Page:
Grampians National Park, Victoria
Rising up from the western Victorian plains, the Grampians are a haven for bushwalkers, rock climbers and nature lovers, and they are one of the Victoria's most significant natural and cultural features. The rich diversity of wildlife and flora, the unique rock formations, the Aboriginal rock art, the spectacular viewpoints and the extensive network of trails and bush campsites are sure to keep all visitors busy. One of the park's most popular sights is spectacular MacKenzie Falls, and other popular places include Boroka Lookout, with excellent views over Halls Gap and Lake Bellfield, and Reed Lookout, with its 1.2-mile (2km) return walk to the iconic Balconies and views over Lake Wartook.
The Jardwadjali people call the mountains Gariwerd – in the local language "gari" means "pointed mountain," while "werd" means "shoulder." The traditional Aboriginal owners – namely the Jardwadjali and Djab Wurrung – have been occupying Gariwerd for more than 20,000 years and this is the most accessible place in Victoria to see Indigenous rock art. The paintings are spread across the Gariwerd region, and you'll need a car to access them; better yet, join a guided tour with the Brambuk Cultural Centre.
Kakadu National Park, Northern Territory
Kakadu is one of the world's great national parks, combining an astonishing array of attractions. Its wetlands and escarpments shelter abundant wildlife and rock art that can date back 20,000 years. This is the traditional land of the Bininj/Mungguy, and opportunities for exploring the park with Indigenous guides are many. There are abundant walking trails, tours, waterholes and 4WD tracks for self-guided exploration, too, and plenty of places to rest your head under the stars.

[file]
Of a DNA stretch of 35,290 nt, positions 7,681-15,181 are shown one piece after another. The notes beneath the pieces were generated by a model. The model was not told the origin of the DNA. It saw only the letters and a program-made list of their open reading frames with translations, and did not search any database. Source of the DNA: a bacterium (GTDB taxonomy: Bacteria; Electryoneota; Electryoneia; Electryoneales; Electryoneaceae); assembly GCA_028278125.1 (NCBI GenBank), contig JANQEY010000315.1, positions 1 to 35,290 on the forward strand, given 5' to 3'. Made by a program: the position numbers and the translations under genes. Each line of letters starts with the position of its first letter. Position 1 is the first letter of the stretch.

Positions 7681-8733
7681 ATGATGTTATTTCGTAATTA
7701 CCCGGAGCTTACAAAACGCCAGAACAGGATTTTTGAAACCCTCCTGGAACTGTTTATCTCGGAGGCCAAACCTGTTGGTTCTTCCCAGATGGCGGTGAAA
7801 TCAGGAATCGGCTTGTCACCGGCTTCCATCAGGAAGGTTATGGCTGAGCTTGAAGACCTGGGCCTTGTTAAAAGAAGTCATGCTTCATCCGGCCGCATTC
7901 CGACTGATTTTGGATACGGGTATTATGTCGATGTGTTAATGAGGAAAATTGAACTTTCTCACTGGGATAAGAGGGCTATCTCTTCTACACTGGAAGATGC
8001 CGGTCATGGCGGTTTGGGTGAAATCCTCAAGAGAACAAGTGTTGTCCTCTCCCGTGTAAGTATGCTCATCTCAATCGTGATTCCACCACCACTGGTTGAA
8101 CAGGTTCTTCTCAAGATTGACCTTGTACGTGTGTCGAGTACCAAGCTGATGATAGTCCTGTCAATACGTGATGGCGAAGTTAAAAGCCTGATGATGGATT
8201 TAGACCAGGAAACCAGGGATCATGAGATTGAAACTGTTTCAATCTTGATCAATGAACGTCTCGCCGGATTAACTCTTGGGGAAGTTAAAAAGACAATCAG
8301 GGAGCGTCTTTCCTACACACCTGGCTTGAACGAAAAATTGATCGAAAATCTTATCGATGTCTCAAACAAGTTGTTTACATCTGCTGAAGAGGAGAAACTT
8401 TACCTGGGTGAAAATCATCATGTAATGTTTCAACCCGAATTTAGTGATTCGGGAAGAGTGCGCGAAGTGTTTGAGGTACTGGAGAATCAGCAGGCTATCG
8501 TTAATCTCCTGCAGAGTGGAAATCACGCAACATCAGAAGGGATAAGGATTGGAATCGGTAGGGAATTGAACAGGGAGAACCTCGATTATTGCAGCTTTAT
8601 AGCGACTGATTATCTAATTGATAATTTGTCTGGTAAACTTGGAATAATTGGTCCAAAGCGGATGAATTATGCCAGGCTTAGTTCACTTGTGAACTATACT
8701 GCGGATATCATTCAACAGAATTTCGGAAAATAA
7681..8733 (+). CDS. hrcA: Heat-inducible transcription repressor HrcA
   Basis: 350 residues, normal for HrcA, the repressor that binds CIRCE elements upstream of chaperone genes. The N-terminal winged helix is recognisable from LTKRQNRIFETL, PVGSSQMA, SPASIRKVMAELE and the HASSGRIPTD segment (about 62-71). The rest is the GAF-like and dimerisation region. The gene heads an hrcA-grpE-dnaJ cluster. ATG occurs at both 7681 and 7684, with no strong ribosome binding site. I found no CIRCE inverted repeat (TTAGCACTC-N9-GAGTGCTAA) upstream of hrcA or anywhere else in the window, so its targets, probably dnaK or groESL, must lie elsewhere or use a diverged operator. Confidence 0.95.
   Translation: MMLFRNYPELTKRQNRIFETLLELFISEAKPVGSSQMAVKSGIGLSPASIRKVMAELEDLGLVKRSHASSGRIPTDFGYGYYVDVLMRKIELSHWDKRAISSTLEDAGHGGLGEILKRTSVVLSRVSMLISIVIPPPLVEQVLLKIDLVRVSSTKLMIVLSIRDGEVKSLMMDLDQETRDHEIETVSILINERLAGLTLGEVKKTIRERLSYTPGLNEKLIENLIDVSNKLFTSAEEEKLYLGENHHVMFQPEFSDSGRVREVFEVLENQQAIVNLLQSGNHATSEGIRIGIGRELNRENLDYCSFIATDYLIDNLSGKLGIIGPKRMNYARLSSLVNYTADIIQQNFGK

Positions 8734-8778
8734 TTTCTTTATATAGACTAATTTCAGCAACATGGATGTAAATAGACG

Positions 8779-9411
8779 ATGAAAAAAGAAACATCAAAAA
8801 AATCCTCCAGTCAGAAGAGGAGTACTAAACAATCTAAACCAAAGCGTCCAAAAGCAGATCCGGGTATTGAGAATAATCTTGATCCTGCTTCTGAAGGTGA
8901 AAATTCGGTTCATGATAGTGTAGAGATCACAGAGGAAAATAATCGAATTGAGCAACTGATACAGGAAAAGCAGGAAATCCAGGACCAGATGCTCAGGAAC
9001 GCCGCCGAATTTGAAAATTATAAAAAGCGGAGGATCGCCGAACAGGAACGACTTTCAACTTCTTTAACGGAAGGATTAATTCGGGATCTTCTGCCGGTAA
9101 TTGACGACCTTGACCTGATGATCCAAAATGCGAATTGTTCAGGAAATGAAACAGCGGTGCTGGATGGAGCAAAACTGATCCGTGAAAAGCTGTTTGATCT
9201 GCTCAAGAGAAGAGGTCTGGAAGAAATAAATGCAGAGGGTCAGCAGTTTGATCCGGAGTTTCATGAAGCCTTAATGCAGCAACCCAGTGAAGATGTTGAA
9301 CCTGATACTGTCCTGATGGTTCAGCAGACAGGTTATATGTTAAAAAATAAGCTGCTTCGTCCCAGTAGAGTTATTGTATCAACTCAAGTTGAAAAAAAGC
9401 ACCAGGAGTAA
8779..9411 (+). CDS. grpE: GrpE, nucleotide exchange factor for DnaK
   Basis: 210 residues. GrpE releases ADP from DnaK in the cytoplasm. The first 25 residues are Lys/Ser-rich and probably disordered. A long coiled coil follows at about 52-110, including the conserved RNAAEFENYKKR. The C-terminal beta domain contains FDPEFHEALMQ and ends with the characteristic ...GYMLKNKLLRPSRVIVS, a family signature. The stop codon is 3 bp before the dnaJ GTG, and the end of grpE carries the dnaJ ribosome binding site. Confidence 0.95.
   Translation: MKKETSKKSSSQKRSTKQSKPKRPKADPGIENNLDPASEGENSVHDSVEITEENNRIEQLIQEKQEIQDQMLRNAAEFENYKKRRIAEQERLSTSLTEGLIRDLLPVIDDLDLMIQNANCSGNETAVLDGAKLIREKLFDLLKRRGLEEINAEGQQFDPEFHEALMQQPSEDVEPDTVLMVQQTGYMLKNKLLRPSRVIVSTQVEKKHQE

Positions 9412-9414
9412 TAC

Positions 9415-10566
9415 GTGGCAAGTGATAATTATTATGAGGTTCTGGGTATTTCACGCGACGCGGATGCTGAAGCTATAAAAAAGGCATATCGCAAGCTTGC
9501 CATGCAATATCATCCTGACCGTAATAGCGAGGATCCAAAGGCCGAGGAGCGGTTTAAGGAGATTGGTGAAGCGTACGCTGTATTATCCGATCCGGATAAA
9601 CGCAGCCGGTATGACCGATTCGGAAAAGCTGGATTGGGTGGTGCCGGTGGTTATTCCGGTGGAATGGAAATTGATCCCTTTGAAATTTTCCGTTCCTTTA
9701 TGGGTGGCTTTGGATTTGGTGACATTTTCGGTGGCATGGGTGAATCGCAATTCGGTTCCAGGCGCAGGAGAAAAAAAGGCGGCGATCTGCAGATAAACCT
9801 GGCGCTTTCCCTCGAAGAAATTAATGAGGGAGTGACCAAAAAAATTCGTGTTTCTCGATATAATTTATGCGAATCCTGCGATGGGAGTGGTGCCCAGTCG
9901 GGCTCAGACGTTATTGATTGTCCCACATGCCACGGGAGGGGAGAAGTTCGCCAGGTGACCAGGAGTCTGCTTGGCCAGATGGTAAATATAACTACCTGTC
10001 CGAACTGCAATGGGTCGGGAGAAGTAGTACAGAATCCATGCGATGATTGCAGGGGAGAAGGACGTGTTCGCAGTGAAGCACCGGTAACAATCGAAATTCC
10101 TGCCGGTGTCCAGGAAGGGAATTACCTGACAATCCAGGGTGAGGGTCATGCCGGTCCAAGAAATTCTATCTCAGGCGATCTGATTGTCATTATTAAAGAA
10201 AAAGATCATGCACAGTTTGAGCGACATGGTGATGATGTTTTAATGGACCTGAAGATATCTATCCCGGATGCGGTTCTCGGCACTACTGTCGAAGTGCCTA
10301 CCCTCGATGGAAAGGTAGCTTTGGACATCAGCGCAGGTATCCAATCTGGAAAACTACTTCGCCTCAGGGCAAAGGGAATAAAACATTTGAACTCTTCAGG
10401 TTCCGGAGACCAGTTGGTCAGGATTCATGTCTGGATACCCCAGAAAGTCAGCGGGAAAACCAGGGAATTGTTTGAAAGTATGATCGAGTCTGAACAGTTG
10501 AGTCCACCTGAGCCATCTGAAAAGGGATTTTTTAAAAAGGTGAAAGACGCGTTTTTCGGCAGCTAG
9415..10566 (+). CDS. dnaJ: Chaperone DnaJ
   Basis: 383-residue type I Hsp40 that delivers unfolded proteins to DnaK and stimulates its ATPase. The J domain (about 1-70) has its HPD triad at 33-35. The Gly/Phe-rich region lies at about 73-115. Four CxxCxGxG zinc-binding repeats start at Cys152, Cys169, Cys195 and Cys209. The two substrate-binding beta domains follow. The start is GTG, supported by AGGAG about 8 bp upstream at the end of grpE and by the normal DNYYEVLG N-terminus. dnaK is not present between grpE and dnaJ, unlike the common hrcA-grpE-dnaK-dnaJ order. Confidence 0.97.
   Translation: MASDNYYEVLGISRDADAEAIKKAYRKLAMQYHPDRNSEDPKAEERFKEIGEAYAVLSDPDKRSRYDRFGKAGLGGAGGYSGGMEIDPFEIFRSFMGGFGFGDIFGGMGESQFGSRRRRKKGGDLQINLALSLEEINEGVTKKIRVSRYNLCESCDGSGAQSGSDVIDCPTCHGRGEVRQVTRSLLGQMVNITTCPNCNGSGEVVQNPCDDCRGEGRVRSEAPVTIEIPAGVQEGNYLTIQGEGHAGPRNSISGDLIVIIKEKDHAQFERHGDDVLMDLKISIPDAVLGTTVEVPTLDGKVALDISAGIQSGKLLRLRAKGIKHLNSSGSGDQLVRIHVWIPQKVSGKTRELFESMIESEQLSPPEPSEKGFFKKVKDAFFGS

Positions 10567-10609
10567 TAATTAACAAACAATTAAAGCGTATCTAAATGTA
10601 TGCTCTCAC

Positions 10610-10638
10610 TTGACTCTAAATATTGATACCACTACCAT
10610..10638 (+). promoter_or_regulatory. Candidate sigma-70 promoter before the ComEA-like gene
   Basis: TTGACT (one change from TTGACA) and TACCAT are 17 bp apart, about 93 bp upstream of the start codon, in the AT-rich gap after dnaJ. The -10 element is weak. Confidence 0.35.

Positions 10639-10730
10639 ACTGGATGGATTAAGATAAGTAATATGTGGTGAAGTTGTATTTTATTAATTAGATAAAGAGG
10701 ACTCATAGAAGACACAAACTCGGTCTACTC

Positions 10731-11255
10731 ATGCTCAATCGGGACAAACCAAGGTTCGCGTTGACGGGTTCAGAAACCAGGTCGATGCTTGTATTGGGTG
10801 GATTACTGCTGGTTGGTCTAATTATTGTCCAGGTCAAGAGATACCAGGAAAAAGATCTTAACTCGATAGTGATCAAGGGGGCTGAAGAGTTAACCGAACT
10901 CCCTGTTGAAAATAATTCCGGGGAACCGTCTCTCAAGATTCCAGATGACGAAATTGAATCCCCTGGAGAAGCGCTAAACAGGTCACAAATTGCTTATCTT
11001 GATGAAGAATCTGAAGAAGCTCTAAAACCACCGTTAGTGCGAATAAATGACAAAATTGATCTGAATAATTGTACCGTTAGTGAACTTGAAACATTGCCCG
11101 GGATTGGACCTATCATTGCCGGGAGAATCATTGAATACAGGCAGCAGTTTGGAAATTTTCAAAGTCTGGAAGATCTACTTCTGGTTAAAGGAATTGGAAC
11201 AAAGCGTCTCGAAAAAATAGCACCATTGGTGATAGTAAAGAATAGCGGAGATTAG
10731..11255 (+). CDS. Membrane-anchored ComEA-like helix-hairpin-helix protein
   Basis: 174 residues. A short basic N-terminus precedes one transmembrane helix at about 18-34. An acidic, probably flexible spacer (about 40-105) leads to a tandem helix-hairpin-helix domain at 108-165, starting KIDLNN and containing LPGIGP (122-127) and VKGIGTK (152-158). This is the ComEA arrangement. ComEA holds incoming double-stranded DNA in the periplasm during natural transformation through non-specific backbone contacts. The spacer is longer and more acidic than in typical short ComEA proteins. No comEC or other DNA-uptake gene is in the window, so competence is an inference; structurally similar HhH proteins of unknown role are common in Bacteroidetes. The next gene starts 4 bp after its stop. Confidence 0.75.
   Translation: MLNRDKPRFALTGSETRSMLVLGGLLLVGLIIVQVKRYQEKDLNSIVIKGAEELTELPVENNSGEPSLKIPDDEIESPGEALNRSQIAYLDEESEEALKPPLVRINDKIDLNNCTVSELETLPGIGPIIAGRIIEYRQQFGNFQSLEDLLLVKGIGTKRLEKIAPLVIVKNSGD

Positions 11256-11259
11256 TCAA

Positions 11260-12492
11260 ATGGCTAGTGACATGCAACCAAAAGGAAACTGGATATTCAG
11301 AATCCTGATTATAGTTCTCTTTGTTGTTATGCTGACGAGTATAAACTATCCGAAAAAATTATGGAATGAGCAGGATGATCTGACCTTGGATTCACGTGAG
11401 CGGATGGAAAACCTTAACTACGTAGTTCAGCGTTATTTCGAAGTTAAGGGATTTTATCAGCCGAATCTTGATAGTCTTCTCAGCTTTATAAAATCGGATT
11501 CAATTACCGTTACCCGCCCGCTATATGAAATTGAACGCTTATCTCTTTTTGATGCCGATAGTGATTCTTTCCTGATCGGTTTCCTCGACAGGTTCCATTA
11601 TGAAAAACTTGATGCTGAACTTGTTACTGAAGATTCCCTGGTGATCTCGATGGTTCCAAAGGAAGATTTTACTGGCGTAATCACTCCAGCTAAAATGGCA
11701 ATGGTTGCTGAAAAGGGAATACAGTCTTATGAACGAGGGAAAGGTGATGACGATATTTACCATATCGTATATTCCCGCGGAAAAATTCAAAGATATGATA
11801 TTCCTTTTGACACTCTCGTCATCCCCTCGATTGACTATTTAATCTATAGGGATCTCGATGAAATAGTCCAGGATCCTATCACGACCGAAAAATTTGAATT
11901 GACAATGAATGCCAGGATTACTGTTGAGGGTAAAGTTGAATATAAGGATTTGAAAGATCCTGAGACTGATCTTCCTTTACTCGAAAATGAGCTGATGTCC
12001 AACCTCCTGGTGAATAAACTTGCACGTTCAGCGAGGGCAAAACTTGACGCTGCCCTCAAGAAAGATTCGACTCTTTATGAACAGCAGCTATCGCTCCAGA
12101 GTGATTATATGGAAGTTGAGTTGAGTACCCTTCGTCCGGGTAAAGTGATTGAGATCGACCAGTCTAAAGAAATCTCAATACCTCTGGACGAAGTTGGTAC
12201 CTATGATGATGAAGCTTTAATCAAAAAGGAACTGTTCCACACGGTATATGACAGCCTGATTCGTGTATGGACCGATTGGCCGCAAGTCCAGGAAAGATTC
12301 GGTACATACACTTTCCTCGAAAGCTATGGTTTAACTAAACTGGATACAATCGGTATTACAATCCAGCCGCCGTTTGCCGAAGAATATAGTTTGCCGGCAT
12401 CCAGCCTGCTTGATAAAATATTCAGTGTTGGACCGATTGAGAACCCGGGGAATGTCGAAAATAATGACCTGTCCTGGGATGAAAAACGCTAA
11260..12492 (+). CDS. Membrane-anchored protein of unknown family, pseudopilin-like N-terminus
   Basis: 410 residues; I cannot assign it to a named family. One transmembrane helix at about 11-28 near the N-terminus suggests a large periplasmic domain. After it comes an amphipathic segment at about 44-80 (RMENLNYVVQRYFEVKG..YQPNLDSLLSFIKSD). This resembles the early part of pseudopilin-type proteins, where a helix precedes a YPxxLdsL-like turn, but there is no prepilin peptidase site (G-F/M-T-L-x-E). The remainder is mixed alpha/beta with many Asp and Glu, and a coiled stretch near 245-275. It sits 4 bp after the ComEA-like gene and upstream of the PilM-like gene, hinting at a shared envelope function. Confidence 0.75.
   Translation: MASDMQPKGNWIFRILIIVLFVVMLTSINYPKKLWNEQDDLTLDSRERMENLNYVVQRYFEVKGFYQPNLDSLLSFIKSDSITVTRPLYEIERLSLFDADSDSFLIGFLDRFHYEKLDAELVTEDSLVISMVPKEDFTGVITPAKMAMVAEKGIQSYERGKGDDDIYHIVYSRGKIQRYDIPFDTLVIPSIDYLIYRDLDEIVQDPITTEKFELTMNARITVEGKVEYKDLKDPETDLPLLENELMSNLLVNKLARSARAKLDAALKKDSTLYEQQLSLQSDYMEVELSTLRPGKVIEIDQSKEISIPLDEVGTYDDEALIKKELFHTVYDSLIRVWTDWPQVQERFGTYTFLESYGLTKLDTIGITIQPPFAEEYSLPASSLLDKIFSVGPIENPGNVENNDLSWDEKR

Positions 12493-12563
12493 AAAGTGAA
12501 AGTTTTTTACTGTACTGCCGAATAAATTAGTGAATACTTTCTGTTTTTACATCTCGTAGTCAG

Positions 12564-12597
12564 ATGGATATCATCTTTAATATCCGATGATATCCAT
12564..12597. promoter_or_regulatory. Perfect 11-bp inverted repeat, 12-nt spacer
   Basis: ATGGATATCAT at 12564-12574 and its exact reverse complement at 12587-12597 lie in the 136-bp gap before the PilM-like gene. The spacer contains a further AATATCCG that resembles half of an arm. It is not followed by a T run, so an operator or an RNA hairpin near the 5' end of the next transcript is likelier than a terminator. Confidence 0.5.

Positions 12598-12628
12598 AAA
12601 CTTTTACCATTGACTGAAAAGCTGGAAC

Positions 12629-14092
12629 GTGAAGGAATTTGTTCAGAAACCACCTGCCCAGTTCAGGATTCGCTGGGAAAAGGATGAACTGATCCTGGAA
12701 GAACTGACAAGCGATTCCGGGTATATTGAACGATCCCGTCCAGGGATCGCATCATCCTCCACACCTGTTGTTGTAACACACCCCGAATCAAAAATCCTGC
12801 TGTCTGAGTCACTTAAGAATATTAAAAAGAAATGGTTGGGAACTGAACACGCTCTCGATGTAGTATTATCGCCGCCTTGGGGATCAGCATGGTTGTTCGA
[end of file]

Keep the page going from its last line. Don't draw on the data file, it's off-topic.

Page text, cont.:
In just a few days you can cruise on billabongs bursting with wildlife, examine 25,000-year-old rock paintings , swim in pools at the foot of tumbling waterfalls and hike through ancient sandstone escarpment country. Ubirr and Nourlangie are the main rock-art sites, Jim Jim has the best falls, Cahill's Crossing is terrific for crocs, and Yellow Water is great for birds and crocs.
Dhilba Guuranda-Innes National Park, South Australia
Sheer cliffs plunge into indigo waters and rocky offshore islands hide small coves and sandy beaches in this national park at the southern tip of the Yorke Peninsula, land traditionally owned by the Narungga nation. There are some fabulous beach and bush campsites here, plus heritage accommodation in the abandoned gypsum-mining town of Inneston. The surf rolls in at Pondalowie Bay, and bird-watching is a fruitful pastime – ospreys and emus abound, as do the endangered malleefowl and threatened hooded plover. If you happen to visit in winter, you just might be able to spot southern right whales from Cape Spencer or Stenhouse Bay.
Karijini National Park, Western Australia